Sophia Ben-Achour looks like a typical London student. She has short, brown hair, dancing eyes and a wide smile. We talk about the weather, music, and her life teaching English to foreign students. You would never believe her mind is being controlled by a bunch of processors more than 200 miles away.
Being possessed by a computer isn?t too disconcerting, she later tells me. ?Today was the first time I thought, ?Eugh, I?m just a body and nothing else?.?
To be technical, Sophia is an ?echoborg? ? a living, breathing person who has temporarily given themselves over to become a robot?s mouthpiece. Whatever she says originated in a chatbot across the internet, and is then fed to her through a small earpiece.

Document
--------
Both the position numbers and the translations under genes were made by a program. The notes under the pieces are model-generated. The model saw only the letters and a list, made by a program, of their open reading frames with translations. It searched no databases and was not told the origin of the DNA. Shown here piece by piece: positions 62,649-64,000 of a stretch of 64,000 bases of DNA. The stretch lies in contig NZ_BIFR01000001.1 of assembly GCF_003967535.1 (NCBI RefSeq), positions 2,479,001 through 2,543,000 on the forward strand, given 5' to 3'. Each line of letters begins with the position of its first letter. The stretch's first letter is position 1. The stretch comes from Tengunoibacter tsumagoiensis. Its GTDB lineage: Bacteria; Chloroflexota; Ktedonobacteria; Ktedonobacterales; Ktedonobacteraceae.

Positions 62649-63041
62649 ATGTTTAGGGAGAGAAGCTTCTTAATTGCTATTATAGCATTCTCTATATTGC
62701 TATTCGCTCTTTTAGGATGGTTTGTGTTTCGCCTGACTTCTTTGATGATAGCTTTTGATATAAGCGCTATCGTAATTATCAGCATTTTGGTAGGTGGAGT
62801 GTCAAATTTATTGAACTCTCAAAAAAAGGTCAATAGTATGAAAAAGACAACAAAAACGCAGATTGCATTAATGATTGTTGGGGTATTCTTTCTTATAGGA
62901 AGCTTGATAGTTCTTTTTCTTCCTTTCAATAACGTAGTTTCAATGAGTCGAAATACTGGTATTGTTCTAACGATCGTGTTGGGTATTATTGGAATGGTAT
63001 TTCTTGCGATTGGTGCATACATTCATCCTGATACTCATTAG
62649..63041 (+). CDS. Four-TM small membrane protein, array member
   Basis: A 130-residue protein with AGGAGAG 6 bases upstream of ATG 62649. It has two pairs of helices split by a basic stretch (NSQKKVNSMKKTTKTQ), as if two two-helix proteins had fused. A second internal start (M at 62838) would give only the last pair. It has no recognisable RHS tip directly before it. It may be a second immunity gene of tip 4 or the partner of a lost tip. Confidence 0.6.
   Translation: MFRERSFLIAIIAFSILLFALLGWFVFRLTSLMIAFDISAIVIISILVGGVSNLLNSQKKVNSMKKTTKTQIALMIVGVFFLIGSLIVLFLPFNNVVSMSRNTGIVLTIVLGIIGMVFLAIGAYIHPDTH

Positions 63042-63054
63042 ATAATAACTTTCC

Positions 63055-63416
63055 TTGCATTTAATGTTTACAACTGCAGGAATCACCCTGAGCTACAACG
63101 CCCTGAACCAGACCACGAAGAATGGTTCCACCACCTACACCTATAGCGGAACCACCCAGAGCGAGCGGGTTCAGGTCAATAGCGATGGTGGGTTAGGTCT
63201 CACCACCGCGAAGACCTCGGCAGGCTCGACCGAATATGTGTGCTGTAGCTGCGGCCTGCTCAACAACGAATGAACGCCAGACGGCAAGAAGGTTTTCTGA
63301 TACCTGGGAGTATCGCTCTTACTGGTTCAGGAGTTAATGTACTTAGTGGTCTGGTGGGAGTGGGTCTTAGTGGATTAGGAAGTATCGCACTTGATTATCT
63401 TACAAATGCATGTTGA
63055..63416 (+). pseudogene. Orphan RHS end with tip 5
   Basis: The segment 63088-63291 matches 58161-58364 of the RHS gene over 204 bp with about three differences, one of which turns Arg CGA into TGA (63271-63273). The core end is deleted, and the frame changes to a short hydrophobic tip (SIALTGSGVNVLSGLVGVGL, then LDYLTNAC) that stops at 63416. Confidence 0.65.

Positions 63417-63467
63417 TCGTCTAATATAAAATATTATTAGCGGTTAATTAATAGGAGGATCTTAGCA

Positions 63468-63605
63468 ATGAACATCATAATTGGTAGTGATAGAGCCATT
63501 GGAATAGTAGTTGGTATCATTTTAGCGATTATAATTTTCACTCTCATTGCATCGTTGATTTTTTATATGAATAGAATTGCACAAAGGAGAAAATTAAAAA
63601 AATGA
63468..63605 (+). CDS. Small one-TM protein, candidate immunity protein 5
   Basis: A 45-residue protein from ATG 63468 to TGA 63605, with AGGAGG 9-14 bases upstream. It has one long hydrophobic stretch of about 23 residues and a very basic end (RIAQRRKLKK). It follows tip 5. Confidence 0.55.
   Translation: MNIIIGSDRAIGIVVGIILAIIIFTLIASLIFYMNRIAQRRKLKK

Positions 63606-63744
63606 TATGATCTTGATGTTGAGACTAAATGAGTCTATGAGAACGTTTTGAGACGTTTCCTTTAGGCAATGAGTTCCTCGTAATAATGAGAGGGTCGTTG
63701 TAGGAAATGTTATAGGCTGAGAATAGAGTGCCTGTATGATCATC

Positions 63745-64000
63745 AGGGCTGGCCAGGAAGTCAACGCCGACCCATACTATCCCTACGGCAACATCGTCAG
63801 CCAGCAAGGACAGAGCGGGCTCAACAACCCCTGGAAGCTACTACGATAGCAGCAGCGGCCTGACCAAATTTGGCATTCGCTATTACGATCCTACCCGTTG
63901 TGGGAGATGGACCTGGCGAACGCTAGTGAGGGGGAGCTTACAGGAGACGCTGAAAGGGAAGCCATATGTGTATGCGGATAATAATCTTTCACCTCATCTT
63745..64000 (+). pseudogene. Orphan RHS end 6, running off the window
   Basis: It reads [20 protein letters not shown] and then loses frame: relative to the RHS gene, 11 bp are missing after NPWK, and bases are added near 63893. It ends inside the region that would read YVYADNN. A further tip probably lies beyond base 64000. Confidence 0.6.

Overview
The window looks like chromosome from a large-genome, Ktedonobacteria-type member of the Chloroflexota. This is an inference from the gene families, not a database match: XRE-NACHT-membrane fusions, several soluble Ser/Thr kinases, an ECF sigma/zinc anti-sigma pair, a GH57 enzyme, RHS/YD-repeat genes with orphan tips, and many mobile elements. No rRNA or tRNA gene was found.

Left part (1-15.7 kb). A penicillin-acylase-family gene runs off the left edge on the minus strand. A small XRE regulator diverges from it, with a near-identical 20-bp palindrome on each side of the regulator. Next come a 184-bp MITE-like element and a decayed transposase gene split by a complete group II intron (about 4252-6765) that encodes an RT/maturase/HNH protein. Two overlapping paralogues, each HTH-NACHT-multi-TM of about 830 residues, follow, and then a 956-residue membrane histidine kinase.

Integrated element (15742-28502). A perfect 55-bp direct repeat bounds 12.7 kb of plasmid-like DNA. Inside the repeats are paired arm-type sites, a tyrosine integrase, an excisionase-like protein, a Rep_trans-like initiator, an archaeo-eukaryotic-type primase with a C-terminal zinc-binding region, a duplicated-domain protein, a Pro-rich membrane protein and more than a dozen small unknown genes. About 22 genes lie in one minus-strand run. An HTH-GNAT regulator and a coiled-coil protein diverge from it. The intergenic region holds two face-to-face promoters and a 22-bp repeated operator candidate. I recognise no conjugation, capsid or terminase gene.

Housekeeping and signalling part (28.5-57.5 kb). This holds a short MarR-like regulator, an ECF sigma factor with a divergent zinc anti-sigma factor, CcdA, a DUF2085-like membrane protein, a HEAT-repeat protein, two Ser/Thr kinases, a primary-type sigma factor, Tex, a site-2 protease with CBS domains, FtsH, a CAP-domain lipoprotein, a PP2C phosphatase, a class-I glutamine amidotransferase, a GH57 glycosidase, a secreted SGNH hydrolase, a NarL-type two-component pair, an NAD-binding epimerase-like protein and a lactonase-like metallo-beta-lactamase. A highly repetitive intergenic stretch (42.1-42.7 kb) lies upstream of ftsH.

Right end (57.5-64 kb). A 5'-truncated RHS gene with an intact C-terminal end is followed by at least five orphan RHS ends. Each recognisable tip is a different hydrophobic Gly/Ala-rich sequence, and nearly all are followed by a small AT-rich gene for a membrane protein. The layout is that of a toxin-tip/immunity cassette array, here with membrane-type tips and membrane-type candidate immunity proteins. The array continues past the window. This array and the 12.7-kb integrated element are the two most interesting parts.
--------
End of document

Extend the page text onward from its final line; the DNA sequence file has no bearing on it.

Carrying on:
It sounds a little like dystopian science fiction. But in fact, the bizarre set-up has a serious purpose. The researchers at the London School of Economics want to understand the way that the body and appearance of artificial intelligence can shape our perception. It?s particularly crucial to our understanding of AI because in the future we may be surrounded by machines that are indistinguishable from ourselves ? and we need to know how we will react.